Since Marolambo, we’ve screened another 80 children in Ampasimbola primary school just 15 minutes walk and a log-canoe river crossing away, and have now travelled to Ambohitelo, our third school in the region, 1 hour’s walk up the river. Over the next 2 weeks we plan to screen three more schools, totalling 6 along the Nosivolo. Bellarmin, our envoy and organiser supreme from Durrell Conservation, has accompanied us so far, making the invaluable introductions to the village chiefs and headmasters, without which our work and integration in the villages would be impossible.

As I have written this in the dying light, Hannah and Anthony have gone through another 15 slides, Daniel and Anjana have done more brilliant work interviewing the headmaster on his perception of the health needs of the school, and the wife of the village chief has brought us a huge canteen of heavily cane-sugared coffee and a plate of mofokondro (battered deep-fried bananas), for which we are fast developing a taste.

It’s a constant privilege to work here. Everyone we have met has been unbelievably welcoming, it’s a fascinating culture to be immersed in for this short while, and whilst sifting through poo 1 day in every 3 isn’t everybody’s idea of a summer well spent, I wouldn’t swap it for anything.

JamesCapture IMG_7181[1]

An arduous road to Marolambo

We left Mahanoro for Marolambo at 10am last Saturday (20th June) in the back of a truck (cameon). We attempted sitting along the sides, gripping on the edges, but we were thrown from side to side due to poor road conditions and after 11 hours we were splayed out across the entire truck. Despite this, the journey was incredible with beautiful views of the countryside and it was fascinating to get a glimpse of village life as we went further through the remote forest.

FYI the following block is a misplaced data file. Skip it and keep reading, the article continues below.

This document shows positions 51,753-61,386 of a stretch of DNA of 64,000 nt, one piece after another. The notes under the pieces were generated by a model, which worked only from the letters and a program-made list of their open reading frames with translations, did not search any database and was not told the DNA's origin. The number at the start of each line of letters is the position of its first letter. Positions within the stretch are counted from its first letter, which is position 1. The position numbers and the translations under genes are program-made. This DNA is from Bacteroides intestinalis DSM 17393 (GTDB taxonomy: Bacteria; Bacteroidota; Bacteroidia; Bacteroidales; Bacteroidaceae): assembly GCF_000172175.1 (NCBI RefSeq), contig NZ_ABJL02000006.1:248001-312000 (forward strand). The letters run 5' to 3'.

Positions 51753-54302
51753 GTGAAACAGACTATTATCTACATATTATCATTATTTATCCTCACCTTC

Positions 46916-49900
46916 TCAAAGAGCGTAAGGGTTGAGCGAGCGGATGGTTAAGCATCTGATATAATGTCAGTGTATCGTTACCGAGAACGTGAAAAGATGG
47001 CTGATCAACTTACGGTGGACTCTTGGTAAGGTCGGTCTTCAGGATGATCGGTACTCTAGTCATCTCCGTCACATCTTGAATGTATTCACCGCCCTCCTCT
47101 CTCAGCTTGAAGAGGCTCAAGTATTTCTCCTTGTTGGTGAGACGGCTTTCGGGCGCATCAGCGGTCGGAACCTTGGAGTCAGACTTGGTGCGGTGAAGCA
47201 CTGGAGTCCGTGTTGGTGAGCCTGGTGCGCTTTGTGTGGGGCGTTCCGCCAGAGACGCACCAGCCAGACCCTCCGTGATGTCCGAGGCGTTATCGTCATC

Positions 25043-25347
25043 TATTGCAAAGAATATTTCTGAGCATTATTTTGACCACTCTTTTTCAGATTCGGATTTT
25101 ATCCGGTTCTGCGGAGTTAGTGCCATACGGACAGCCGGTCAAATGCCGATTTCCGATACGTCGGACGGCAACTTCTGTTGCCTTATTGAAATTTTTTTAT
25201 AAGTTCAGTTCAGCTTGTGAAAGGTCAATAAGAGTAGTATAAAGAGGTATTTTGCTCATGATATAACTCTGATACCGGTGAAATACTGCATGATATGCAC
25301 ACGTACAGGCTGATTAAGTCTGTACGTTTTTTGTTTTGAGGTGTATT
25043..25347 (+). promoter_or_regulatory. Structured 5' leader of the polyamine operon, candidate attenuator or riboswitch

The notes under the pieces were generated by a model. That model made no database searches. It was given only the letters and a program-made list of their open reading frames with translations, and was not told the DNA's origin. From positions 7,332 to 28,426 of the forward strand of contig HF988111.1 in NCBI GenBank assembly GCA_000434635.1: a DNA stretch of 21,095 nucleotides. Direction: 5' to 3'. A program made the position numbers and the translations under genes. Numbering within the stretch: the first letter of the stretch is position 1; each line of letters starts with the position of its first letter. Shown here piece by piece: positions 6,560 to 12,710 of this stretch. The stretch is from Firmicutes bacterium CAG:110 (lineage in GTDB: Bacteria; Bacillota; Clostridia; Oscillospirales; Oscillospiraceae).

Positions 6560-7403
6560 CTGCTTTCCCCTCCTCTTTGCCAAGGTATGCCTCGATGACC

The team in the truck leaving Mahanoro.
The team in the truck leaving Mahanoro.


The drive did not stop here. Just past the half-way point (approximately 50/60km from Mahanoro) we spent the night in small wooden shacks of a hotel that lined the road.
The journey continued the following day at 7am and the ‘road’ conditions became progressively worse. 12km away from Marolambo, we came to a stop because a truck in front had crashed into a ditch, blocking the track. We found several willing porters to help carry all extra bags and equipment and hiked the remainder of the way, finally arriving in Marolambo at 9pm Sunday evening, (only slightly battered and bruised from the journey, but all healthy, well and happy).

The road to Marolambo
The road to Marolambo

Marolambo is a very special town. Surprisingly, considering its remote area and very very arduous road, it is relatively large and developed – it has a church, Hotel de Ville, and busy market.

Several introductions filled the Monday. We met the head teacher of the main primary school in Marolambo (which has 743 pupils), who randomly assigned 80 children to participate in our study. Bellarmin, the head master and our Malagasy student counterparts introduced our project to the children. Embarrassed faces emerged like a Mexican wave and we could tell the children had learned that we wanted their pee and poo! 80 faecal pots were handed out but it left 10 extra young children in the room in tears. Our study group increased to a sample size of 90.

Embarrassed and giggling school children being told what the study involves!
Embarrassed and giggling school children being told what the study involves!
Madex team with the 90 school children who were screened for schistosomiasis in Marolambo.
Madex team with the 90 school children who were screened for schistosomiasis in Marolambo.

Next stop was to the CSB, with Le Medicine Inspecteur de Marolambo – the chief doctor of Marolambo. She expressed incredibly kind words of gratitude and blessed our team for our work and for the donation of the medical supplies.

A ten minute walk took us to the opposite end of the town to the director of education in the area where we decided upon the next 5 schools covering Marolambo and the two villages, Marofatsy and Betampina.